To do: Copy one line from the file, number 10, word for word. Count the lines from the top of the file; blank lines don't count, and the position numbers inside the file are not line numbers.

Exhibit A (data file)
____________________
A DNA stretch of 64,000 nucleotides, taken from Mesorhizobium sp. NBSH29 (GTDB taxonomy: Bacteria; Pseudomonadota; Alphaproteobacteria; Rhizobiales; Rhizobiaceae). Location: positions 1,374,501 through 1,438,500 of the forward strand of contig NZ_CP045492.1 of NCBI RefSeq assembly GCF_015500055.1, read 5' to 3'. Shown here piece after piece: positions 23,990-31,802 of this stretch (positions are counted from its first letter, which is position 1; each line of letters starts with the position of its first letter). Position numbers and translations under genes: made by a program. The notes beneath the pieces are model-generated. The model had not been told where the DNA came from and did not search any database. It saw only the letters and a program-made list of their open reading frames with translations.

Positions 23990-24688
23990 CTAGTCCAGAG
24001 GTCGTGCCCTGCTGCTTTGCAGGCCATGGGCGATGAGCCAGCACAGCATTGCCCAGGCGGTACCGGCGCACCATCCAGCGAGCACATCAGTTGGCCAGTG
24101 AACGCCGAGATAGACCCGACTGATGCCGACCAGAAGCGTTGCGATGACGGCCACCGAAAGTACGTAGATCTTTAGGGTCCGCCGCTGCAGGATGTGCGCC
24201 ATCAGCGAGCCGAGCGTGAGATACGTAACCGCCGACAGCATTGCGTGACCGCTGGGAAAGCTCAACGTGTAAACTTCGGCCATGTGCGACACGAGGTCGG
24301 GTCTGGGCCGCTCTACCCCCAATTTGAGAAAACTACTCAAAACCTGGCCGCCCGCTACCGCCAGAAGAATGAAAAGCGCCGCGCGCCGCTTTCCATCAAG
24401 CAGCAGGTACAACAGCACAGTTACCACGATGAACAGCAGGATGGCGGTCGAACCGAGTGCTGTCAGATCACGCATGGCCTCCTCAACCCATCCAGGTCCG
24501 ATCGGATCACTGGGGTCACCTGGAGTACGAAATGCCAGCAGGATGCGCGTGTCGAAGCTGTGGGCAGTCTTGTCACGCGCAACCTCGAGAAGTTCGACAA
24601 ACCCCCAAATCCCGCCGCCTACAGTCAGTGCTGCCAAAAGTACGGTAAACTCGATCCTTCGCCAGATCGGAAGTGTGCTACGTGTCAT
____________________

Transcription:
24601 ACCCCCAAATCCCGCCGCCTACAGTCAGTGCTGCCAAAAGTACGGTAAACTCGATCCTTCGCCAGATCGGAAGTGTGCTACGTGTCAT